Jun 29, 2023
By Amanda Seller, President MSI United States

In the half a century that Roe v. Wade protected the right to choose in the United States, the risks of unsafe abortion became a distant memory. But in countries that liberalized their abortion laws more recently, the deadly consequences of abortion restrictions are still recent. Their experiences are an important reminder that banning abortion endangers women’s lives.

MSI Reproductive Choices is one of the world’s largest providers of sexual and reproductive healthcare, including safe abortion and care after unsafe abortions. Three providers in Cambodia, Ethiopia, and Nepal shared memories of the impact restrictive laws had on women in their countries.


Decriminalising abortion in Asia: Perspectives from India and Nepal

Decriminalising abortion encourages access to safe abortion and proper post-abortion care. It does not mean that the law would no longer regulate abortion, but that no one would be punished for providing or having an abortion, and the law provides a positive framework to ensure access to safe abortion.

MAY 28, 2023

“FIFTEEN-year-old Sita (name changed), who got pregnant due to rape, ended her pregnancy by consuming medical pills her father obtained from a local pharmacist. Sita’s district court statement noted that she sought an abortion to safeguard her and her family’s reputation. The court convicted Sita of illegal abortion and sentenced her based on her admission.” – Center for Reproductive Rights & Forum for Women, Law and Development, Decriminalization of Abortion in Nepal: Imperative to Uphold Women’s Rights, 2021

The ability to make and exercise decisions about one’s body, sexuality and reproduction is at the core of gender, economic and social justice. Under international human rights law, States are obliged to respect, protect and fulfil rights related to sexual and reproductive health, including the rights to life, health, privacy, information, freedom from ill-treatment, non-discrimination and equality. States are also required to guarantee access to quality sexual and reproductive health information and care, including abortion services.


Nepal – Karnali doctors receive training on safe abortion

The Karnali Provincial Hospital organised the training in a bid to reduce abortion-related deaths.

Tripti Shahi
April 24, 2023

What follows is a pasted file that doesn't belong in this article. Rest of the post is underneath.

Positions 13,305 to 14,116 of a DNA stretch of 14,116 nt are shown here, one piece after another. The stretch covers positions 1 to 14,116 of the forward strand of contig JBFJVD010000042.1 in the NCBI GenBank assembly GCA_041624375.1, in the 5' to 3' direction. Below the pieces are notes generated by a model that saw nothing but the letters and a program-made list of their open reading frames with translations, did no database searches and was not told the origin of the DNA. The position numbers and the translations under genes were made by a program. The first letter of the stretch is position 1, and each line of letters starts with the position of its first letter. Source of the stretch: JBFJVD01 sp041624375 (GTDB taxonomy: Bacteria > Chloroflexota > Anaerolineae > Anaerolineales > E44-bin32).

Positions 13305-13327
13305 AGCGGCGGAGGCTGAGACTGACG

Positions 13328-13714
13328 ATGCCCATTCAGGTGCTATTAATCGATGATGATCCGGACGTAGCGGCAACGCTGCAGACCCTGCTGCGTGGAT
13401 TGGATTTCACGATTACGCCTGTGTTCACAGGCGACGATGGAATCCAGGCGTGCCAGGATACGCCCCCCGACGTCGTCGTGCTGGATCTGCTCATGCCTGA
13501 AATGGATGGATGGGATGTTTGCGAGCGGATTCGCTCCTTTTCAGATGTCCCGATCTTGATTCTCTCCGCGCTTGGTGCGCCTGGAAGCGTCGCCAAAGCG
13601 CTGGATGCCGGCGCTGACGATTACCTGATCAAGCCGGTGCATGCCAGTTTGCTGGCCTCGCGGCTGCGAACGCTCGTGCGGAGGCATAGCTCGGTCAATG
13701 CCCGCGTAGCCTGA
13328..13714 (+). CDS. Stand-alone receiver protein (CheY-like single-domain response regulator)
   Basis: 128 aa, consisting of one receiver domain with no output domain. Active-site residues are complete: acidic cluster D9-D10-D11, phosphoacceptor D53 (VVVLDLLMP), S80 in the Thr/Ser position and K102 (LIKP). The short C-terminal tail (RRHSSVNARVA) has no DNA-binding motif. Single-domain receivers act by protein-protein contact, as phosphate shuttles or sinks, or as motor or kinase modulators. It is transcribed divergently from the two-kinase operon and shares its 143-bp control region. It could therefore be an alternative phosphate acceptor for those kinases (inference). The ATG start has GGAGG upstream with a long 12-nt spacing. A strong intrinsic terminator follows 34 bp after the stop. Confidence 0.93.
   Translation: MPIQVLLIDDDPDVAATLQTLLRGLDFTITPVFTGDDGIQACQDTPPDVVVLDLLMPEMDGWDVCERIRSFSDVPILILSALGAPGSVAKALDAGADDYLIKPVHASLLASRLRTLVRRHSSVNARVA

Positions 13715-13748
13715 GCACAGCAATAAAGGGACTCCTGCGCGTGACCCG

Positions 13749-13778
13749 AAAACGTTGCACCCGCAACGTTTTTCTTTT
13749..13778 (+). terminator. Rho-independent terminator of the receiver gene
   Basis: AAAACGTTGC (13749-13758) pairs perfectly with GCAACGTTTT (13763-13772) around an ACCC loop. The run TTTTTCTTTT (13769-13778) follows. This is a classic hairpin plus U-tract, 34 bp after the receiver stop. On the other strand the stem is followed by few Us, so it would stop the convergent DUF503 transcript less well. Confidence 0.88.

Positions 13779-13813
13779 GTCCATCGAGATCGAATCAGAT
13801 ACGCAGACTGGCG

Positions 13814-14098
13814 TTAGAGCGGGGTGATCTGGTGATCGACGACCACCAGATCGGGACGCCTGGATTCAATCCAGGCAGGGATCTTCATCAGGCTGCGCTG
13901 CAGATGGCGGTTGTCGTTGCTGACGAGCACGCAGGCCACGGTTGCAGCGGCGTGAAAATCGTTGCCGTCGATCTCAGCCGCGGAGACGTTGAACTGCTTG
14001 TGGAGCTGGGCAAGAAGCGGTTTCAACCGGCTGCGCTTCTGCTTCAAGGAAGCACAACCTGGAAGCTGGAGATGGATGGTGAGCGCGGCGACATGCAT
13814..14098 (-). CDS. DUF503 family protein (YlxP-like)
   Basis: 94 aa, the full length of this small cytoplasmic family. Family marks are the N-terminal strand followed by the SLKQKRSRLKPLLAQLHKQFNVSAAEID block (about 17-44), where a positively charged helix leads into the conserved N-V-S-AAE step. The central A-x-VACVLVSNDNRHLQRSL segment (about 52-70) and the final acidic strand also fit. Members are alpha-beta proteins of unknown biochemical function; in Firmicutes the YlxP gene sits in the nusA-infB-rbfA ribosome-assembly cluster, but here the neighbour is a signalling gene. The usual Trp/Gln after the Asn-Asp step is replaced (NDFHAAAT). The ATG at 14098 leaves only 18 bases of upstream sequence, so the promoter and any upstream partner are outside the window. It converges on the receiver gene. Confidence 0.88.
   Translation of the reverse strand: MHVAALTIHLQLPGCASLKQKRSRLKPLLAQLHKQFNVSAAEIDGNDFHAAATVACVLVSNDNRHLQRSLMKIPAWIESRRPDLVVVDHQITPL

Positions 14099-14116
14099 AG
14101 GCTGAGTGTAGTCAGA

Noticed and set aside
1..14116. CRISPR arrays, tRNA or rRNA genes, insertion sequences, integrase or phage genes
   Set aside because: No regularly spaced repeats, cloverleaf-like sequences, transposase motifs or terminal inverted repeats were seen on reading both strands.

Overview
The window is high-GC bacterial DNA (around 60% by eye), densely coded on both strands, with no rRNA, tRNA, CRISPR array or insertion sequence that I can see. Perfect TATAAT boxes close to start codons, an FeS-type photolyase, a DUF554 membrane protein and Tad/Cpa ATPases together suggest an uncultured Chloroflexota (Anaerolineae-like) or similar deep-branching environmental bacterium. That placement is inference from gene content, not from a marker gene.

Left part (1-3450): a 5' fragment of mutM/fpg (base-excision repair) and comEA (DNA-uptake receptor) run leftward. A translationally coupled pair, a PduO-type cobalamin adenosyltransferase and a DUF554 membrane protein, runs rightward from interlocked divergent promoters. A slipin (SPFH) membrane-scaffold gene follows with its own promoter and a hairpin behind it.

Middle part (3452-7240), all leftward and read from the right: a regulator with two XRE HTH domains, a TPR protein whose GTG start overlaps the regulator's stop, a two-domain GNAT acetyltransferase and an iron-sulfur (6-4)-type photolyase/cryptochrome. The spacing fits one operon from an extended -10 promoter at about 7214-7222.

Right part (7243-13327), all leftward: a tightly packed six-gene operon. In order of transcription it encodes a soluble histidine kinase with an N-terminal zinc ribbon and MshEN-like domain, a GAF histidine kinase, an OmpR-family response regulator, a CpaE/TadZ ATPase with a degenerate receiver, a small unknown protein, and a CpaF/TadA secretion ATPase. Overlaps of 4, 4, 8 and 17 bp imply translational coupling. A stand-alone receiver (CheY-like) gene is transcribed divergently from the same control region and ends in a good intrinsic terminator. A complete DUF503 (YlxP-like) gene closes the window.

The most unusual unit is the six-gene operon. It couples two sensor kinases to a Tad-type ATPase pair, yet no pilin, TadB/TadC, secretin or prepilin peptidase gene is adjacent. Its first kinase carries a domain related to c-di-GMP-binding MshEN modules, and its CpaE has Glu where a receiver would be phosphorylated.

In a bid to reduce maternal deaths due to unsafe abortion practices, the Karnali Provincial Hospital organised a training for doctors from April 9-18.

According to the 2021 census of Nepal, around 172 women die per 100,000 live births in the Karnali province.


Nepal – Decrminalise abortion: Rights activists

By Ram Kumar Kamat
Mar 18, 2023

Kathmandu – Article 38(2) of the constitution ensures the right of every woman to safe motherhood and reproductive health thereby acknowledging the right to safe abortion as part of reproductive health right, but in practice, women have not been able to enjoy this right, due to criminalisation of abortion and a number of restrictive measures.

Executive Director of Forum for Women, Law and Development Sabin Shrestha said Safe Motherhood and Reproductive Health Rights Act, which was brought to enable women to enjoy their reproductive health rights, conversely prohibited abortion after 28 weeks of pregnancy.


Abortion Providers From Around the World Share the Dangers of Practicing Under Bans


Over the last 30 years, 59 countries have relaxed abortion restrictions. This includes 18 countries that have overturned complete bans on abortion. In stark contrast, with Roe v. Wade overturned, the U.S. joins the ranks of only three other countries to have restricted access in that time: Poland, El Salvador and Nicaragua.

So, while the news from the U.S. is cause for alarm, it also reminds us of how far we’ve come, and why we cannot turn back the clock in countries that have liberalized abortion. The following stories of abortion providers in Cambodia, Ethiopia and Nepal of life before their countries legalized abortion show the U.S. how restricting abortion rights can endanger women’s lives.